- Higher Education
- K-12 Education
In my last blog, I examined the alarming statistics on school-based violence and asked whether turning schools into armed camps was the solution. While access to weapons, gang activity, and bullying present real threats that need to be realistically addressed, I am convinced that much of school-based violence and acting-out lies in dysfunctional and alienating school cultures. This blog is abouContinue Reading »
Schools can be tough places for our kids. Middle and high schools, in particular, are susceptible to instability and an ambient student culture of intimidation ranging from casual bullying to bona fide violence. The horrific events at Sandy Hook Elementary School last December put school safety in the headlines, but schools have been struggling with safety issues for many more years.
We live in paradoxical times.
On the one hand, we are getting smarter. Since the 1980s political scientist James Flynn has tracked the rise in IQs globally. For instance, between 1953 and 2006 IQs have gone up a whopping 17.4 points. Rising IQs are now known as the “Flynn Effect.”
On the other hand, only 23 percent of fourth-graders can identify George Washington as thContinue Reading »
In 1997, Jonathan Levin, the son of former Time Warner Chair Jerry Levin and a dedicated high school teacher in the South Bronx, was murdered in his home by one of his students. The apparent motivation was robbery.
Levin’s murder sent shock waves throughout New York City and its public schools. In honor of Levin’s memory, a new high school was founded five years later; the Jonathan LevinContinue Reading »
What will it take to create a system of schools that prepare all children to thrive and succeed in this century? This question is at the heart of the U.S. Department of Education’s very recent report, For Each and Every Child: A Strategy for Education Equity and Excellence. Directed by Congress in 2010, the department called together a distinguished 27- member commission to recommend polices toContinue Reading »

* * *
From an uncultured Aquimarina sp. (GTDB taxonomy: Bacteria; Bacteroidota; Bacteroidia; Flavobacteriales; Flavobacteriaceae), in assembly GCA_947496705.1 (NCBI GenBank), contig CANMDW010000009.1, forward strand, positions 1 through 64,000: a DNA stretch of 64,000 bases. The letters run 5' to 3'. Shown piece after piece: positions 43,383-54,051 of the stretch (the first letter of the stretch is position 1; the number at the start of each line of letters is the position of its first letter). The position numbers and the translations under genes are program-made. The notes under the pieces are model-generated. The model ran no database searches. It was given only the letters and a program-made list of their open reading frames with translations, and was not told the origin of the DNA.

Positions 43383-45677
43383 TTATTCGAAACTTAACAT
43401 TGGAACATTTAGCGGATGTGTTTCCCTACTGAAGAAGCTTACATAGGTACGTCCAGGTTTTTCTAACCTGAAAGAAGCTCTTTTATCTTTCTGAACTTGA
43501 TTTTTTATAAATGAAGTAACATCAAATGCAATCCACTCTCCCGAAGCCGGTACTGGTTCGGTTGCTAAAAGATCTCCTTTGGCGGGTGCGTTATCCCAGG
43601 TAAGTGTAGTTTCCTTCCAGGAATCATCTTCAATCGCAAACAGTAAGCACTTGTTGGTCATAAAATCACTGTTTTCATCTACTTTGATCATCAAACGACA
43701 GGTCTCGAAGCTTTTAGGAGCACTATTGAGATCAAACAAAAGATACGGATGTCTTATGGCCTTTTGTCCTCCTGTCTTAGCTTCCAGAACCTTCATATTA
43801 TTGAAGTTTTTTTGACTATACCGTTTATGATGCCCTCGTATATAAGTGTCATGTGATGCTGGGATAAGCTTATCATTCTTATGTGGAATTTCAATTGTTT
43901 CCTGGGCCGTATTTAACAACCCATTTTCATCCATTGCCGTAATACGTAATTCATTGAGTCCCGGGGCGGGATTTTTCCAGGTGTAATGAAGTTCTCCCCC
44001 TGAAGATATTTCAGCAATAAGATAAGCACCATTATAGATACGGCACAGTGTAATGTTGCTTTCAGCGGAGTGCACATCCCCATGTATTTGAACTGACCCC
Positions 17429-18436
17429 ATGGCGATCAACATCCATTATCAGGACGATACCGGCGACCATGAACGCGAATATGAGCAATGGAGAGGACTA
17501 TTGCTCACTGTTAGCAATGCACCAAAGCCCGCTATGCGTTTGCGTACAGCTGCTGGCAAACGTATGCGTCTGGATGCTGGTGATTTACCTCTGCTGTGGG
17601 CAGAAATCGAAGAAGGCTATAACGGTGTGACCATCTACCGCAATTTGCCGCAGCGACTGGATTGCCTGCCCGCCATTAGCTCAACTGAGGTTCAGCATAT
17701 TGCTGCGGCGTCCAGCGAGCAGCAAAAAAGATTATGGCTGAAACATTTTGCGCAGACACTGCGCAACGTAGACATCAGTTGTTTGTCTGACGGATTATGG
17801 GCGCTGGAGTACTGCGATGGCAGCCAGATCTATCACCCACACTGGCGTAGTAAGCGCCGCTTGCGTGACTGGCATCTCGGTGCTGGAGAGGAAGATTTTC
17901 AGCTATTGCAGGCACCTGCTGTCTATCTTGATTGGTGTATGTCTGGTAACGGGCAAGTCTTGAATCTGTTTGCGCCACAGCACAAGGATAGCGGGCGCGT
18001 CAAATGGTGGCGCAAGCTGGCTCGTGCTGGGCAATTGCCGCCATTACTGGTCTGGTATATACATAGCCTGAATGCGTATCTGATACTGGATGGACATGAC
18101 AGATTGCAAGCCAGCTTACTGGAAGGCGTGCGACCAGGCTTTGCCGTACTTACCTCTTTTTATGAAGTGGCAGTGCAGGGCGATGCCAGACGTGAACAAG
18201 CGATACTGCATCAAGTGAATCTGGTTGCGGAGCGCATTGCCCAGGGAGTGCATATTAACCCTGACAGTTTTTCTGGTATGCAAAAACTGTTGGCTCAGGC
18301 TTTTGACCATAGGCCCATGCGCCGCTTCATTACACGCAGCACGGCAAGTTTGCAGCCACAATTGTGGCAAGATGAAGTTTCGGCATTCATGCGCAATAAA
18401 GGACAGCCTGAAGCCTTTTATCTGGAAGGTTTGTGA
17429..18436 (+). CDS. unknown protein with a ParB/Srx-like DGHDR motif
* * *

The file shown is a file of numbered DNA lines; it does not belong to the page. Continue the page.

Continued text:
In his State of the Union Address on Tuesday night President Obama laid out a wide array of programs and initiatives including many in education. Most of them laudable and important, but I must confess one really got my attention. Roughly mid-way through his speech he proposed a Fix-it-First program, “to put people to work as soon as possible on our most urgent repairs.” To get this done he is Continue Reading »
Two years ago my good friend and colleague Jill Iscol and I embarked on a project that would celebrate the amazing achievements of today’s young social visionaries. We interviewed some of the world’s most innovative and daring young idealists, and told their stories in Hearts on Fire: Stories of Today’s Visionaries Igniting Idealism into Action, which was released this past week. (The title comContinue Reading »
Last spring I completed a study of American high schools; I looked at five schools serving very different economic and social communities. Here is the headline: If a student is not lucky enough to attend a high school located in an upper-middle or middle-class neighborhood, he or she is likely to get a watered-down, uninspiring, and inadequate set of academic choices—often taught in a hit-or-miContinue Reading »
In the Sunday Washington Post reporter Anne Hull tells the moving, heart-breaking story of Tabitha Rouzzo, a hardworking, earnest, working class young woman, desperately trying to make a better life for herself in New Castle, Pa. The odds against Tabitha are steep. The Rust Belt is in a deep depression and finding well-paying work is nearly impossible; going to college is a dream. “This town isContinue Reading »
Election night is over and most pundits agree that federal educational policy is unlikely to change dramatically in the next four years. In Washington, DC, this week at the Excellence in Action National Summit, Secretary of Education Arne Duncan promised to “stay the course,” emphasizing early childhood education, holding teachers to higher standards, recruiting more qualified teachers, improviContinue Reading »